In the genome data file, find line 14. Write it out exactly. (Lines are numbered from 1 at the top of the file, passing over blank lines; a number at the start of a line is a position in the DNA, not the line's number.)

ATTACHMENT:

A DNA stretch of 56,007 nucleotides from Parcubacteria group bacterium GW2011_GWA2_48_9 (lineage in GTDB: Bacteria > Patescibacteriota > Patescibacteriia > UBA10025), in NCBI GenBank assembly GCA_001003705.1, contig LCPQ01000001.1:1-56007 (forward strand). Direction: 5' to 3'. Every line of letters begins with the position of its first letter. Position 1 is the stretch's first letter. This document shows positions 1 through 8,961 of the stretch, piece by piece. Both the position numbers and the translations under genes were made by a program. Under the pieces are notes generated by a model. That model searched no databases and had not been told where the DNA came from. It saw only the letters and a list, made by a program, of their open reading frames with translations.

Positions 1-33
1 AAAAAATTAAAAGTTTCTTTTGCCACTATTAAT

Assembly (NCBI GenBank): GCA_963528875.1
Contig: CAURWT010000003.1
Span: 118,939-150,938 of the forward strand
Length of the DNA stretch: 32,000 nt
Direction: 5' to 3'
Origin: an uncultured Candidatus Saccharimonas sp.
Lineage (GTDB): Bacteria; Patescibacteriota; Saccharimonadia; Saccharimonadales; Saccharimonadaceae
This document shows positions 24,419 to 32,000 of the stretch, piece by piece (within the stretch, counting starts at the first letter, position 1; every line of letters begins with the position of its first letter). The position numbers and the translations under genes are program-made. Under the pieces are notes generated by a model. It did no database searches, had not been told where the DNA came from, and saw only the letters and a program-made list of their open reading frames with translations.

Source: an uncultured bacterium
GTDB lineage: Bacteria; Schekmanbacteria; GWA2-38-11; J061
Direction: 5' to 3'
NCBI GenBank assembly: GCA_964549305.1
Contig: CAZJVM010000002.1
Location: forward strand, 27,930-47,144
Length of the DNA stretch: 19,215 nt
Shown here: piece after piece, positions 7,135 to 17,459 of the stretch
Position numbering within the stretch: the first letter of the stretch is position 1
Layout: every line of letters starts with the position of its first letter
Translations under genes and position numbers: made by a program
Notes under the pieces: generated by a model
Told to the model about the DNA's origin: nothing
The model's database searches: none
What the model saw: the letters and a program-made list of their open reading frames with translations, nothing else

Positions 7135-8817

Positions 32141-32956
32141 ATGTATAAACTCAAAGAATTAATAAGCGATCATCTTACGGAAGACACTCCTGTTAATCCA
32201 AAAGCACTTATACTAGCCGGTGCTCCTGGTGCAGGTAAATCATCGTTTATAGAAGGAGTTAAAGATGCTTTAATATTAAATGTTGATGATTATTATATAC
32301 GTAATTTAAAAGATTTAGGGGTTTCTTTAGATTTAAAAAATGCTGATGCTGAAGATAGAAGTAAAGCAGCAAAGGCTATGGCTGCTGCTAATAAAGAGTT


Direction: 5' to 3'